Less than a week after former U.S. Rep. Beto O’Rourke, D-Texas, during CNN’s LGBTQ forum threatened to strip mosques, synagogues, and churches of their tax-exempt status if they don’t bless same-sex marriages, U.S. Senator Ben Sasse, R-Neb., introduced a joint resolution condemning the unconstitutional attack and called on Republicans and Democrats to reaffirm basic First Amendment principles.

Watch his speech below:

The transcript of his speech is below:

Mr. President, I come to the floor today to ask each and every member of Congress to answer this simple question: is it right for the United States federal government to get into the business of policing Muslims’, Jews’, and Christians’ religious beliefs about whether or not they are acceptable? Is it the business of the federal government of the United States to determine true and false religion? 

Last week, a former member of Congress didn’t blink an eye – a former member of Congress now running for President didn’t blink an eye when he announced that he would strip religious institutions – colleges, churches, and other not-for-profit service organizations. He would strip them of their tax-exempt status if they don’t agree with his political positions. 

That’s a pretty major departure from what America is and what we usually talk about in this body. So, we should pause, and we should call that what it is. That is extreme intolerance. It is extreme bigotry. And it’s profoundly un-American. The whole point of America is the First Amendment, and the whole point of the First Amendment is that no matter who you love, and no matter how you worship, we believe in America that everyone, everyone is created with dignity.  

This is a fundamental American tenet. It’s why this country was founded. And because we are all created with dignity, none of us have the right to dictate the conscience commitments of other people. The freedom of the conscience is a fundamental American belief and thankfully politicians have no business policing that. At the end of the day, there are really just two kinds of societies: there are societies that are about force and power, and there are societies that are about persuasion, about assembly, and about love. And for more than 230 years, we’ve decided in this country that we are the latter. We are a community of persuasion, not primarily a community of power and force. In America we don’t think the center of life is defined by government, we think the frame of life is defined by government. 

Abraham Lincoln often, sort of apocryphal summarizing George Washington, used to talk about the sliver frame and the golden apple. In America the government is just the sliver frame, it’s the structure that defines the frame work for order of liberty so that the golden apple, the good, the true, and the beautiful, the things that you love and that you want to build, you go do by persuading people to join with you in a cause. Government doesn’t define the center.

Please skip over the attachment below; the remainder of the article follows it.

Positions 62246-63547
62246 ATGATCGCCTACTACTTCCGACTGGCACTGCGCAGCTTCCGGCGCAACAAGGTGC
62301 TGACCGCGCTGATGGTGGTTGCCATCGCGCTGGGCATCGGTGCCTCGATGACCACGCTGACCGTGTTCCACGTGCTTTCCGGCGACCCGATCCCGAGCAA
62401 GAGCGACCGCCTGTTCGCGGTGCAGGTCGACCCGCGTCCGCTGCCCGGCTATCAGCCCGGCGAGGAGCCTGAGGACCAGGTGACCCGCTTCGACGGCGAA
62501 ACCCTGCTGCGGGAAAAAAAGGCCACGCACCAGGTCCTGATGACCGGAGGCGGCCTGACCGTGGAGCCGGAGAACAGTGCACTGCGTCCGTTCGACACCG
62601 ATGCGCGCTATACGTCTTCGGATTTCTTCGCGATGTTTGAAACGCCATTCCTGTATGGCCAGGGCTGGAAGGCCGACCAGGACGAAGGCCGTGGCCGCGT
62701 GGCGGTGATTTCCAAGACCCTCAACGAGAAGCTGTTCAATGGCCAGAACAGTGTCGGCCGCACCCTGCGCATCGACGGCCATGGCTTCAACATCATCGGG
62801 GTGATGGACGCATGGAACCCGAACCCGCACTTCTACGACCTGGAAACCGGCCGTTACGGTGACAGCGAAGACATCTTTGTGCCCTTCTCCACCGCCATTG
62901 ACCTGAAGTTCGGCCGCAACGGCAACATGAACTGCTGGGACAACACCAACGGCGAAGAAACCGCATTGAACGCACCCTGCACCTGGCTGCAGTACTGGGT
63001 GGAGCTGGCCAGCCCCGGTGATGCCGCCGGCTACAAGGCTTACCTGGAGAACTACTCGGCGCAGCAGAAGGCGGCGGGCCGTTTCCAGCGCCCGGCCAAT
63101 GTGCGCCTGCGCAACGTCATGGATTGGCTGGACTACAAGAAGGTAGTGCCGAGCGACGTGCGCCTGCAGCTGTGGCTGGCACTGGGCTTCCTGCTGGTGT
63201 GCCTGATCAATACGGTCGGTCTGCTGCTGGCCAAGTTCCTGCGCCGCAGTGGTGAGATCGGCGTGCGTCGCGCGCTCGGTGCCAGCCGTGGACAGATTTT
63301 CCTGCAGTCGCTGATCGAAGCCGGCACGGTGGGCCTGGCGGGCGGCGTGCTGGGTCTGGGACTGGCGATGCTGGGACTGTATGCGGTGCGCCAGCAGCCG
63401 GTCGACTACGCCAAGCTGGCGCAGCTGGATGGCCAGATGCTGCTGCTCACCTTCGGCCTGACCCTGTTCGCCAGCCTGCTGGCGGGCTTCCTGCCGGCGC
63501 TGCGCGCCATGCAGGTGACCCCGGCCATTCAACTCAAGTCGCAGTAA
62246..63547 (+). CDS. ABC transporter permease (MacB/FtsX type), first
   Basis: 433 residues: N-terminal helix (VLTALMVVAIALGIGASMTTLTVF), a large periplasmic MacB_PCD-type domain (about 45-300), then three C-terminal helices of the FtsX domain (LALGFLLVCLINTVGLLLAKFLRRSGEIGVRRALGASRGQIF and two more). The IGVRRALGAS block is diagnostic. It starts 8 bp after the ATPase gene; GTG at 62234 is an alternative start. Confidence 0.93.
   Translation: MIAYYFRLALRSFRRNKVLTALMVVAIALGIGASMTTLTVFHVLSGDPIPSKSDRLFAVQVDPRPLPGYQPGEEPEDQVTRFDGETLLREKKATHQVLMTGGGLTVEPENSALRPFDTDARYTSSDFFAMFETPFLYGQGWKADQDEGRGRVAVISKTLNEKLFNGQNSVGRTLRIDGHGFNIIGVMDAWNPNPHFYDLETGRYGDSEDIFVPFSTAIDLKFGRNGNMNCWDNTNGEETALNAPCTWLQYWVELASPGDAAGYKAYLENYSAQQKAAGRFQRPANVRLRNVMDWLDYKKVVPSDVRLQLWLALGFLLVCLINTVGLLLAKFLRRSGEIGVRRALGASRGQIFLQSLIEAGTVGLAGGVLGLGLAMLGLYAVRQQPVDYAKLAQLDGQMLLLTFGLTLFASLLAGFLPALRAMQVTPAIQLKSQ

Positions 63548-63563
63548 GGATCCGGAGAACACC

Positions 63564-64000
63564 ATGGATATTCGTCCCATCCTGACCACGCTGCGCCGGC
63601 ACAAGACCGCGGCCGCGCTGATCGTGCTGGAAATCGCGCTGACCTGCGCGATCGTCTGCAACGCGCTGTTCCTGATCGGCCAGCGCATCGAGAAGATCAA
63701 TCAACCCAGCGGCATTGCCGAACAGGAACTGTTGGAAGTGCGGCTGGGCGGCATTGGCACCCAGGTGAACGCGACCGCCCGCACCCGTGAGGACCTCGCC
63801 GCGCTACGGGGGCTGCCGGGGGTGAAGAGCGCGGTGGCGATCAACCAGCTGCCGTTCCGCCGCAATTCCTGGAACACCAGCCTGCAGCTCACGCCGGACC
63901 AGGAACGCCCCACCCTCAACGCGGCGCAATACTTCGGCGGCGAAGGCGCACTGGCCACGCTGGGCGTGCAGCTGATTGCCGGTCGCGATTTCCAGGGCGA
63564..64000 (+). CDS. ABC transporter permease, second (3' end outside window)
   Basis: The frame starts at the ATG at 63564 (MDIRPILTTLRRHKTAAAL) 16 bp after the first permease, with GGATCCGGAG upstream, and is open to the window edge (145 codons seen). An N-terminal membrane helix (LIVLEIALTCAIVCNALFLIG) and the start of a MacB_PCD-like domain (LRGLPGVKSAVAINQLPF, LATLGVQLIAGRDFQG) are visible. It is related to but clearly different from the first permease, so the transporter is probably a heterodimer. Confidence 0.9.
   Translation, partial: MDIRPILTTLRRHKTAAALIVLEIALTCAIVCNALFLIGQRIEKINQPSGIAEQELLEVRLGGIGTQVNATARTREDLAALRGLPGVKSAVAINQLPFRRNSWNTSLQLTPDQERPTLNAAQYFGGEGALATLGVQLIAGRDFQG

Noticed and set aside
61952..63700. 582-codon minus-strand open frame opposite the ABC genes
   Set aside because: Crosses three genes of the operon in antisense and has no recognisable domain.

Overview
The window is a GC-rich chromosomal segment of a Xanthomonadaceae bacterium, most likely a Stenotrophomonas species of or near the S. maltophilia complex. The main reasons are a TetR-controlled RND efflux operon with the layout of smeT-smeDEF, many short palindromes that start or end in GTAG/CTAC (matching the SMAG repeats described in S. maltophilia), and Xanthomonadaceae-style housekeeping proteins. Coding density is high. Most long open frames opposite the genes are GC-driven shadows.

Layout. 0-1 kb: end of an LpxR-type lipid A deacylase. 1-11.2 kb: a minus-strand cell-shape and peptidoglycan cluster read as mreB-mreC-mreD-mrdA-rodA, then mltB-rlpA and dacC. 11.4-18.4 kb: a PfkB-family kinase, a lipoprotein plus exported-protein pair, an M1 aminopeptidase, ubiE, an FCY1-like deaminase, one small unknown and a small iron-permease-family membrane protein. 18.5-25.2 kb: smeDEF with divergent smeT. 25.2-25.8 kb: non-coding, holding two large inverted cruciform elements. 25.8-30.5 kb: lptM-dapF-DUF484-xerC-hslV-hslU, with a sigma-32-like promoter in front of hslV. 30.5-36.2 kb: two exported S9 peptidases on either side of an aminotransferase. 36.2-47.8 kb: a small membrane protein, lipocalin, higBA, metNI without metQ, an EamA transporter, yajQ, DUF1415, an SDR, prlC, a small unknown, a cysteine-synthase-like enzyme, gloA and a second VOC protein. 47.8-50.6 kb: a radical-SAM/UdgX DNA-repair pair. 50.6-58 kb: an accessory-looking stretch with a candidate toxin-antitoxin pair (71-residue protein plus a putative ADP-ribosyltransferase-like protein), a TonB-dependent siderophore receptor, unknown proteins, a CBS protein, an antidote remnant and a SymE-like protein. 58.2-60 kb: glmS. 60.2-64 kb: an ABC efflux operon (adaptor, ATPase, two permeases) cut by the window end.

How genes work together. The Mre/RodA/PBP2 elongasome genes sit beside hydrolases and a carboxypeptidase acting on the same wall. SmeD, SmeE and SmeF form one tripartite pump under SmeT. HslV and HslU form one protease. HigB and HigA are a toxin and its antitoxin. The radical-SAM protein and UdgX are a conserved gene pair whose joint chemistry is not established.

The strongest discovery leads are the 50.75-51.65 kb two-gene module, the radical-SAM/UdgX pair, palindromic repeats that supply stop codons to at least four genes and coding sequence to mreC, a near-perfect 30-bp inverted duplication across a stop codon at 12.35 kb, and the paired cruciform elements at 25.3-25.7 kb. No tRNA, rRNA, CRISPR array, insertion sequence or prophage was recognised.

Washington, D.C. is not the center of American life. Washington, D.C. is supposed to be a servant community that exists to maintain a framework for ordered liberty, guards us against enemies foreign and domestic so that your household and your neighborhood and your place of worship can be the center can be the center of life. We are not Chinese communists who take Uyghurs and throw them into camps. We are not Russian oligarchs who tell journalists what they can and can’t write. We are not Venezuelan strongmen who beat the hell out of protesters.        

We’re Americans. And in America we disagree about many things; we disagree profoundly and vigorously, but then we come together and we create a system where we work out our differences, not with fists but with words. We work out our differences with civility and tolerance, respect, and persuasion. All of this starts with the First Amendment.  

The five freedoms of the First Amendment – religion, speech, press, assembly, and protest – define who we are as a people and what we believe in common, and guess what? You can’t separate these five. These five freedoms are all in the same amendment for a reason because if one of them falls they all fall. They stand or fall together and you’re a hypocrite if you pat yourself on the back for defending one of these five freedoms and then the next day when another one is unpopular say “well we don’t need that one we can throw it over board.”  

The five freedoms are interconnected, interdependent, and all in that same amendment, the First Amendment, for a reason. These are the rights of conscience that belong together and they cannot be taken or policed by government. So that means that if a Texas politician pandering for a sound bite decides to make a bold-faced threat against Muslims, Jews, and Christians, all Americans from every faith and every walk of life, we have an obligation to come together and to defend our freedoms. So we should do that. 

That’s what I’m here on the floor today to do. I’m introducing a simple resolution today that would give every member of Congress, the House and the Senate, the opportunity to tell our constituents whether or not we still believe in the First Amendment. It’s an opportunity to show the American people that bigotry against religion in the name of partisan politics is not permitted in our system of government.